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Mosaic Tiles in the Bathroom: The Good, the Bad and the Aesthetics

Mosaic Tiles in the Bathroom: The Good, the Bad and the Aesthetics

Mosaic tiles are an iconic mark of Ancient Roman civilisation. Wherever they and their influence spread, rest assured you’d find extensive examples of mosaic art within the ruins of their ancient villas, marking that land as their own. However mosaics did not start with the Romans, nor did it end when their empire in the West did. Today mosaic tiles form a very popular form of home decoration, in the bathroom not least of all.

However what are the advantages behind using mosaic tiles? And what are the cons?


First and foremost, mosaic tiles are aesthetically very appealing. They can in a wide variety of shapes, colours, sizes and patterns, and they allow you nearly complete control of how you design your bathroom. You can have anything as simple as a single colour bathroom with various tones, or go full out and try to recreate your own Roman mosaic decoration, complete with bowls of grapes and flying naked cherubim.

Whatever design you choose, the result is a very stylish and very personalised bathroom.

Another advantage inherent in the makeup of the tiles is that they’re very clean. Most mosaic tiles are glazed, giving them a smooth and glossy surface that’s very easy to clean. Because of their near mirror-like surface, it’s very difficult for dirt and germs to be able to build up within your tiles, and they can be scrubbed away with very little effort and good cleaning supplies.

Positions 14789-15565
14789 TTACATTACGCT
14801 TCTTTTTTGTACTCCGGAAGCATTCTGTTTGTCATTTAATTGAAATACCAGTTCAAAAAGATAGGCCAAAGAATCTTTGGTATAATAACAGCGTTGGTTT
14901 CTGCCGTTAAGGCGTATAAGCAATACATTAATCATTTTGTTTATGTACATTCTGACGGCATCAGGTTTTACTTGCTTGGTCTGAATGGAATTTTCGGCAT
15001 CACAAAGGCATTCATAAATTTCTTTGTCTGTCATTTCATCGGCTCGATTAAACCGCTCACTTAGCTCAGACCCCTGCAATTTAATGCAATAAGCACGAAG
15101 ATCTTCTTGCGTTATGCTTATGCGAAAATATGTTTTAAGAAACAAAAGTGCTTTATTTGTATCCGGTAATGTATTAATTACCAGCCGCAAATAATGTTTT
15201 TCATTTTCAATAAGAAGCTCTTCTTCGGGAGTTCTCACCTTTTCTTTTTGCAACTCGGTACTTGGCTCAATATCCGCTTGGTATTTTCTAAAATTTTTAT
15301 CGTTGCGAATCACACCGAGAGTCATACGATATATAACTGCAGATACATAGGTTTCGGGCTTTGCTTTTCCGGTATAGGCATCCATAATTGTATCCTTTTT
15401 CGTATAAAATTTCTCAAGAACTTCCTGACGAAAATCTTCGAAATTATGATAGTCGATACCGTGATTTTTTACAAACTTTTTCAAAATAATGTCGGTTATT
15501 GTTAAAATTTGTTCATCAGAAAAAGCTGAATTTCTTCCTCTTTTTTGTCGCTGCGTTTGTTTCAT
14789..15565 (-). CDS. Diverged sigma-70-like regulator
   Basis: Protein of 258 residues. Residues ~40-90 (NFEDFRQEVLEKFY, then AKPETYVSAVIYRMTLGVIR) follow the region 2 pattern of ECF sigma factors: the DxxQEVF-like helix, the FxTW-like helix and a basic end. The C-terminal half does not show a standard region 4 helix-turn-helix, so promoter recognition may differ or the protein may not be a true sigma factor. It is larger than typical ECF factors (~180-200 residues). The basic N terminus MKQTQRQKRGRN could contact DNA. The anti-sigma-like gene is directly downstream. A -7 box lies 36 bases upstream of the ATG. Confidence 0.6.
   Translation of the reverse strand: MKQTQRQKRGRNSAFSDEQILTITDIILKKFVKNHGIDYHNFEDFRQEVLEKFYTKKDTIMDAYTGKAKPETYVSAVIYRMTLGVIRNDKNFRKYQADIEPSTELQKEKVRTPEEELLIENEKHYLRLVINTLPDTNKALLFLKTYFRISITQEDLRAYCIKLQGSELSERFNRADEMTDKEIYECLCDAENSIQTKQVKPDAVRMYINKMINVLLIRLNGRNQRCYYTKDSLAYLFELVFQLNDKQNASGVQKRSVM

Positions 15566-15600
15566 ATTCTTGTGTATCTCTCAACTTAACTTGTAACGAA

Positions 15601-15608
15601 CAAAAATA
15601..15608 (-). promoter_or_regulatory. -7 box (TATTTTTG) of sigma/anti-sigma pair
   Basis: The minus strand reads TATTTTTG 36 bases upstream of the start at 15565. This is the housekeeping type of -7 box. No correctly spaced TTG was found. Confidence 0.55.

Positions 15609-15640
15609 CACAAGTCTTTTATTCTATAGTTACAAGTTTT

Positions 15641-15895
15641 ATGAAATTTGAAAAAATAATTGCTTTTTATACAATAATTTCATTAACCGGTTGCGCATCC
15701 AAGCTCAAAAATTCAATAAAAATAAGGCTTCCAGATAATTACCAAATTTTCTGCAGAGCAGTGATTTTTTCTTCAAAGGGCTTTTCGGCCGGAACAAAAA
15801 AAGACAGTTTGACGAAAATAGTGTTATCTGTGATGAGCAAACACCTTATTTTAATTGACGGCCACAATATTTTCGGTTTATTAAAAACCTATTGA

The glassy surface of the tiles also grants them yet another major advantage: they’re very luminous. Because they reflect the light so well, you can be assured that your bathroom will be very well illuminated if you use mosaics for your walls and floors.  It’s also surprisingly durable -- only a really sharp, direct force will be enough to shatter the tiles, although they’re not entirely impervious to damage.

Finally, they’re very green. A mosaic tile costs a lot less in carbon and materials to make than a ceramic tile. You can also use recycled glass for that extra dash of green manufacture.


The glassy surface however also makes the tiles very susceptible to slippage when wet. They offer next to know grip, and as such rubs or wet feet may result in accidents if you are not careful. Likewise while they may not shatter easily, the tiles can still be scratched. This is very unseemly, and may diminish the shine a little.

One other disadvantage is that they don’t hold heat very well. In the colder winter months, you may find your tiles very cold and uncomfortable to walk on. This will necessitate the use of rugs, which as noted above may result in them slipping about the bathroom, although you can buy rubber-bottomed non-slip rugs to negate this effect and increase the safety of your bathroom.

Perhaps the biggest problem however is the cost. The tiles are expense to produce and thus expensive to buy, a single tile possibly costing you nearly £7 or £8 if you bargain hunt. Coloured tiles will be even more costly, and a single square metre of patterned tiles may create a deep impression in your wallet indeed. Make sure you can actually afford these tiles before you start to design your bathroom around them, or seek a cheaper alternative.

For more information about mosaic tiles, visit the website of Crown Tiles. You can also contact them directly by phoning 0800 156 0756.

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